Jens Koegler, Healthcare Industry Director EMEA
Though COVID has impacted every aspect of our lives, it’s impossible not to be drawn to the healthcare sector when thinking about the real, unrelenting pressures. The mere mention of the pandemic conjures up images or everything from scientists in hazmat suits to exhausted nurses and wards so busy it makes the historical A&E Saturday night scenario look like a quiet GP waiting room.
all of that, and when we are inevitably through this harrowing period in
history, we are likely to look back on 2020/21 as an inflection point for the
sector. The pandemic has catapulted use of technology in a way that simply
would not have been possible otherwise, evidenced in the clinical trials
process for the vaccine.
COVID required to catalyse change
systems across Europe have been heading towards digital transformation for the
last decade but it has been a slow process. For example, the German Government
introduced a new category of care delivery with the Digital Health Care Act,
passed at the end of 2019, which introduced digital health applications as a
means of providing care and of treating patients and as an instrument for
physicians and psychotherapists. But it has taken the COVID-19 pandemic to
catalyse the adoption of many digital healthcare applications such as
telehealth and remote monitoring.
Germany’s contact tracking app,
Corona Warn, has seen about 17.5 million downloads. The UK equivalent has been
downloaded by over 19 million people. While we wish many more people would
embrace the technology and contribute to faster contact tracking, this is still
a stark result given the privacy concerns that continue to exist. Even more
impressive is that 99% of GP practices now offer video consultations, up from
3% in early 2020. This speed, scale and seismic shift to technology in healthcare is a
subject covered in our latest report with MIT Technology Review Insights: ‘Digital acceleration in the time
where the healthcare specific insights are also summarised here.
The world’s biggest technology test case
A full 89% of
healthcare leaders in the MIT Technology Review study are accelerating their
digital transformation. This is to ensure the sector is equipped for the
challenges of today while enabling them to become future-ready. What we have
seen is the world’s biggest test case for technology within the healthcare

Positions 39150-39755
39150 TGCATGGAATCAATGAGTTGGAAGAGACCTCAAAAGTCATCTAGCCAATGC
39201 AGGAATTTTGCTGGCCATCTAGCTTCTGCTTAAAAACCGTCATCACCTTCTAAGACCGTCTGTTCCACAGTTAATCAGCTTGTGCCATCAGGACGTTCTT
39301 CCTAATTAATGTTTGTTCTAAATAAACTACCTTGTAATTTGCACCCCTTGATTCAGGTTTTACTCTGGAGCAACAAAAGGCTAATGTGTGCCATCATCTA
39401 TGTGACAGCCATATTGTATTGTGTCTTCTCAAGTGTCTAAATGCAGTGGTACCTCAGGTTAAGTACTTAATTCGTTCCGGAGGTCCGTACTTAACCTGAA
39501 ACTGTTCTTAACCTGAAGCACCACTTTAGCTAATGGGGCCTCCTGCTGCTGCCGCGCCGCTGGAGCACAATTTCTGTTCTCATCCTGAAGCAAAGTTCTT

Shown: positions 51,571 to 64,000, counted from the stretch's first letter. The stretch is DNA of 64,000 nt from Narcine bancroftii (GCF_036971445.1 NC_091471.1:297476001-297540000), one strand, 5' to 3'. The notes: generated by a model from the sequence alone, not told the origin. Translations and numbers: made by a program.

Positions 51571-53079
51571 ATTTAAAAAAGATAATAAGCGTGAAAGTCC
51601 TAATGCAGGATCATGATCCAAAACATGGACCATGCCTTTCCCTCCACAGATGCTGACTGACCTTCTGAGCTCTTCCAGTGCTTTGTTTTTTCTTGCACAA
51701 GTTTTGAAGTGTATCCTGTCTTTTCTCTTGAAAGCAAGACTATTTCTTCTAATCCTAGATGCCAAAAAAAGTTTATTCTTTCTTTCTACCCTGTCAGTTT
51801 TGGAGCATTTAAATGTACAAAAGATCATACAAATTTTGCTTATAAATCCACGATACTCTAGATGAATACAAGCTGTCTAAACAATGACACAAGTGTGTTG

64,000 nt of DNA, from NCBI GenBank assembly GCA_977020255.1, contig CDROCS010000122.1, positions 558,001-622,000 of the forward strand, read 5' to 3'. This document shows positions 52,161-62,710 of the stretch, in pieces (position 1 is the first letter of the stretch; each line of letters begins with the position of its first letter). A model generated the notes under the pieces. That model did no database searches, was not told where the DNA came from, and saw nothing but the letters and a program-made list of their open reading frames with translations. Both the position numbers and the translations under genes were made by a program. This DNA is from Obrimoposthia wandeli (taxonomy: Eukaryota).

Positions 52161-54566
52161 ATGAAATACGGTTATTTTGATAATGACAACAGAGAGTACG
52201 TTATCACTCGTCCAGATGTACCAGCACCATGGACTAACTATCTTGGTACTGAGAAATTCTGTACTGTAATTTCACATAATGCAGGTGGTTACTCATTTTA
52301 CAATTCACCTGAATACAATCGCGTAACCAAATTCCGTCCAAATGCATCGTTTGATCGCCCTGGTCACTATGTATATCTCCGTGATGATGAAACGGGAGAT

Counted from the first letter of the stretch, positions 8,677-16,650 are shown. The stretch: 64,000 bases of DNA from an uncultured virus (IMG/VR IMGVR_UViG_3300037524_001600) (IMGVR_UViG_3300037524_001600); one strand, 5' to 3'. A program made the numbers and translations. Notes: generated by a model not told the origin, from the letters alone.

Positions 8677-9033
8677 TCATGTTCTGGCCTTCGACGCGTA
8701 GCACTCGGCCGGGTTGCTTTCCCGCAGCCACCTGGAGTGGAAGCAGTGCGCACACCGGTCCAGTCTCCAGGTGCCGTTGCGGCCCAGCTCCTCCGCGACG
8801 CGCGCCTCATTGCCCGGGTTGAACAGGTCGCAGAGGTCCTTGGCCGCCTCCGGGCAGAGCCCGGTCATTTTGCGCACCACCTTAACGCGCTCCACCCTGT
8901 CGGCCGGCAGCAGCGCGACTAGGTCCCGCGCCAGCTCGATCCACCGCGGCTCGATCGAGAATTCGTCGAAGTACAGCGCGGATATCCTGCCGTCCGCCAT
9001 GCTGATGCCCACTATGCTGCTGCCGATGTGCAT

sector – one that technologists have been calling for for some time – that has
been passed with flying colours.
healthcare respondents (98%) say they hope to continue to invest in the
adaptable technologies required to achieve digital transformation. Almost half
(44%) anticipate increases as a result of the pandemic. While this is pleasing
to see, technology never has been – or will be – about throwing money at the
problem. Indeed, what is equally as important is how technology can help
healthcare organisations optimise infrastructure to gain sufficient
efficiencies that free up budget for digital innovation. The MIT study found
more than half (58%) of healthcare organisations surveyed cited efficiency as
key to success, expecting to allocate more than 25% of their IT budgets to
infrastructure efficiency, particularly in automation (40%) and adopting a
multi-cloud strategy (38%).
Agility, visibility & flexibility
Technology Review study reveals that modernising applications and cloud
adoption go hand in hand. Legacy healthcare application development and
delivery models are costly and ill-equipped to support cloud-native and other
modern apps so it should come as no surprise to see that 39% of healthcare
respondents have accelerated adoption of a cloud-based platform to support
modern application development as a result of the pandemic. This is a number
that will continue to rise because a growing number of cloud services are now
available to power applications that can improve patient engagement (e.g.
scheduling), and boost caregiver and staff productivity (e.g. business billing
and human resources apps).
advent of cloud technology will usher in some major changes to healthcare, one
unfortunate consistency is the threat of cybercrime. Global organisations saw a
148% spike in ransomware attacks early in the pandemic and as a result, 52% of
healthcare leaders indicate they are allocating a “significant” share of their
IT budgets to security and threat management. Future ready healthcare
organisations recognise that growing telehealth practices and distributed
workforces widen potential attack surfaces and have moved to strengthen their
security postures with zero-trust, least-privilege policies and controls across
on-premises, cloud, and endpoint devices.
telehealth practices have increased significantly, filling a much-needed gap in
serving healthy populations. A key challenge for business and IT leaders around
digital experience is centered on providing the physical equipment necessary to
be productive remotely (55%). Those with the most flexible and
employee-friendly digital platforms were best positioned for success.
Collaborative tools and platforms such as the digital workspace unifying device
management and identity are becoming essential to care providers, telehealth
practices, and serving a host of new distributed workers as IT enables
real-time patient-caregiver engagement and information sharing while allowing
users to choose their preferred platforms—all keys to business agility.
Better care for patients
organisations that can achieve all this will reach something of a panacea – the
ability to possess a digital foundation supporting any cloud, any app, and any
device. It will enable them to better respond to change, improve operational
efficiency and ultimately, deliver better care for patients.
You can see
the MIT Technology Review Insights report in full here. Or, for more information on how VMware can
help in your digital transformation journey or recovery from the pandemic,
please visit us here.
Category: News & Highlights